By allowing ads to appear on this site, you support the local businesses who, in turn, support great journalism.
Fiscal Policy: Possibilities and Political Realities
Placeholder Image
Even during best of times, economies are subject to fluctuating economic activity, known as business cycles. But the Great Recession from which the nation is recovering so slowly was more than an ordinary vanilla business cycle.

A partial list of measures to return to prosperity includes international trade policies more favorable to American workers, policies that ensure that gains from increased productivity reach the middle class, and restored confidence and integrity of our largest financial institutions. These will require some major political heavy lifting.

The more immediate tools of the federal government available to stabilize the economy are monetary and fiscal policy. Monetary policy consists of the availability of money and credit, implemented by the Board of Governors of the Federal Reserve System headed by Ben Bernanke (see my column of Sept. 21, 2012). Fiscal policy is the federal government's powers of taxing and spending, implemented by the president and the Congress.

An economic recession calls for expansionary monetary and fiscal policies. During a mild recession an expansionary monetary policy with reduced interest rates and easier access to credit to encourage borrowing and spending may be sufficient to goose the economy. But monetary policy alone could not be expected to get us out of the Great Recession.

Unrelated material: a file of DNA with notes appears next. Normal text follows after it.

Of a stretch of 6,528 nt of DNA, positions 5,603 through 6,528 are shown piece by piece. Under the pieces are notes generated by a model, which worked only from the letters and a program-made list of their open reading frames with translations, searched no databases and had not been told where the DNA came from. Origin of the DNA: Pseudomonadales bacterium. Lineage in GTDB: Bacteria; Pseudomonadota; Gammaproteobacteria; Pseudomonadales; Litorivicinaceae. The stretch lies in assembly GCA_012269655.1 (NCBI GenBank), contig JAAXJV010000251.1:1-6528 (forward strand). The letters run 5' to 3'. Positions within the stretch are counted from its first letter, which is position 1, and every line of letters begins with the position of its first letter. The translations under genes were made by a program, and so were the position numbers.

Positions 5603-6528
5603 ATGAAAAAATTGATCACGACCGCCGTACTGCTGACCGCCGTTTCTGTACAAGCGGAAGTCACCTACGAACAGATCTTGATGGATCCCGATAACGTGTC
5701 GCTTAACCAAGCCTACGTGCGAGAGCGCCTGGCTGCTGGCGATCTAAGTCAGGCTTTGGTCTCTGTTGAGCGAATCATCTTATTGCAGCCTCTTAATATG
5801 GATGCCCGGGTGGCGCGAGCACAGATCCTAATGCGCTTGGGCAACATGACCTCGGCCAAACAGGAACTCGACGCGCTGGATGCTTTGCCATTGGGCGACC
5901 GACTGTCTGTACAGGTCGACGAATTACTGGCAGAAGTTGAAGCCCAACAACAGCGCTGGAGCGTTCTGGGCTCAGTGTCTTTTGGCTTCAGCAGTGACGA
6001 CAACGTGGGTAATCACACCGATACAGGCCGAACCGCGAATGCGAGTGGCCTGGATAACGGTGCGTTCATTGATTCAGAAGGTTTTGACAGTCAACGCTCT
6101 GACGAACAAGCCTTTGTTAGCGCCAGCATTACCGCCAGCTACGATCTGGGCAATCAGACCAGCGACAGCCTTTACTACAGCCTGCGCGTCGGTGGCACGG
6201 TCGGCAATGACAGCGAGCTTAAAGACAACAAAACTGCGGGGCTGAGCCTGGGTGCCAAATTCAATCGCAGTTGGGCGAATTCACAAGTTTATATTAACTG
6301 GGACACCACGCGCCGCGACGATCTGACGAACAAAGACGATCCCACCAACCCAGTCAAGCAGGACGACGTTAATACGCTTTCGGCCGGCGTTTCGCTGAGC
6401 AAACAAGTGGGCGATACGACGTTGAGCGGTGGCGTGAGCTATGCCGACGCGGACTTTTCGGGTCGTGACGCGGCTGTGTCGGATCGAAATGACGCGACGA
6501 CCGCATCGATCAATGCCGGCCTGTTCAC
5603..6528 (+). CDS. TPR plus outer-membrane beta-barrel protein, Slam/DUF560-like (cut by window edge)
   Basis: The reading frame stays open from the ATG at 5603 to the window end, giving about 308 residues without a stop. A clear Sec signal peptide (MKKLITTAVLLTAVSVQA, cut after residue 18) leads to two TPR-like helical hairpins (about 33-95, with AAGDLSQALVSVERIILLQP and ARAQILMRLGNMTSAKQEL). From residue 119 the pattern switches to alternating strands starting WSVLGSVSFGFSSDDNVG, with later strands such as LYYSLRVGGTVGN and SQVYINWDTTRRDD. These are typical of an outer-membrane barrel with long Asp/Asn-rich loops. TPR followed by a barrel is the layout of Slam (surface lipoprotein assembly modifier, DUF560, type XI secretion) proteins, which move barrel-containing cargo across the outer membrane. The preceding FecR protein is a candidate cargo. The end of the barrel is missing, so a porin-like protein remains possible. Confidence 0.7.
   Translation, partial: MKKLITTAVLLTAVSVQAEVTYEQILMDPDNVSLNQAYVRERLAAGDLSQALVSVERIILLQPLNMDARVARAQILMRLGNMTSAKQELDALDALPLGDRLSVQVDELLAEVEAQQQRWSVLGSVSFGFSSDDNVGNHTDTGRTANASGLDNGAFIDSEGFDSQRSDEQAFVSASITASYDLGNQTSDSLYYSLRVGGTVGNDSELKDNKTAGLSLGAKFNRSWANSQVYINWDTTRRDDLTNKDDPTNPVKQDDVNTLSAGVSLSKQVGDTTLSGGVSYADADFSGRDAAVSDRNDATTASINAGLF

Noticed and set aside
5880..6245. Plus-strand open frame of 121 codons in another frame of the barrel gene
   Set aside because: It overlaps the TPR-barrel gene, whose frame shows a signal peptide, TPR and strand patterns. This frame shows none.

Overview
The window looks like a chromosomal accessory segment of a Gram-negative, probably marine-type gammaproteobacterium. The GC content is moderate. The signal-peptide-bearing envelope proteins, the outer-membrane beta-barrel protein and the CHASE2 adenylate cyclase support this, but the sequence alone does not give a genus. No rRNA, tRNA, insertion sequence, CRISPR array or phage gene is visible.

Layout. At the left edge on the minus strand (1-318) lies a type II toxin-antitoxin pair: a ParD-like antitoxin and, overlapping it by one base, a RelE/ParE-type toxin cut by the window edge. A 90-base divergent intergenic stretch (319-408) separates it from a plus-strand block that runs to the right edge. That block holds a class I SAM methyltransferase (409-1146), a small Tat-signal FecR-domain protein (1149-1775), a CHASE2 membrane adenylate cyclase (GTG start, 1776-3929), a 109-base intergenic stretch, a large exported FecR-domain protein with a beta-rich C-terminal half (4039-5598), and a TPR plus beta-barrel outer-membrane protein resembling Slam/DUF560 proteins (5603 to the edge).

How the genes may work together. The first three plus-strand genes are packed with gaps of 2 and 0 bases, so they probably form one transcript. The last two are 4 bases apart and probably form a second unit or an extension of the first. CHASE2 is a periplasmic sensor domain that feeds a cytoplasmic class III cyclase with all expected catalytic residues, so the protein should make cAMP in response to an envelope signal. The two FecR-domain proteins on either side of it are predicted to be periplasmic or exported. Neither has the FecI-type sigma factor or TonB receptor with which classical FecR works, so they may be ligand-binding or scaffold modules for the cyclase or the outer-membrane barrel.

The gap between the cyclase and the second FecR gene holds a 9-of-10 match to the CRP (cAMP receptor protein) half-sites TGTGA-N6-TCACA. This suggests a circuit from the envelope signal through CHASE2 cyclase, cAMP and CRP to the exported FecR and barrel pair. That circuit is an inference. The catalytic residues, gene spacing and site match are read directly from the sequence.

Interest rates are not generally the major factor in spending decisions. Consumers with weak balance sheets and uncertain employment cannot and should not make large spending commitments. And while the interest rate is a factor, the chief decision criterion for business borrowing and spending is ultimate anticipated payoff from the expenditure; and that depends on demand for product. Monetary policy alone won't do it.

This is where counter-cyclical fiscal policy and aggregate demand comes in. The level of national economic activity depends on the level of spending. If this sounds profligate, think of receipts - aggregate expenditures equal aggregate receipts.

During recession, consumer spending is down; so is private investment. Plant capacity is idle; so are workers. This is wasteful - the goods and services that could be produced, but are not, even as workers want employment and the income with which to buy stuff that isn't being produced, but could be. Economists call this the GDP gap, the difference between what a fully employed economy could produce, and the reduced amount actually produced.

The federal government has the power to fill the gap through expansionary fiscal policy; some combination of reduced taxes and increased spending to increase aggregate demand. The increased spending ideally should be: 1) on projects that immediately employ domestic labor, 2) on projects that require other local and domestic inputs, thus generating a multiplier effect, and, 3) on projects that need to be done anyway, and which increase the ultimate efficiency of our national economy. Construction on roads, bridges, rail, improved water, sewer, and environmental projects, and improved energy-efficient buildings meet these criteria.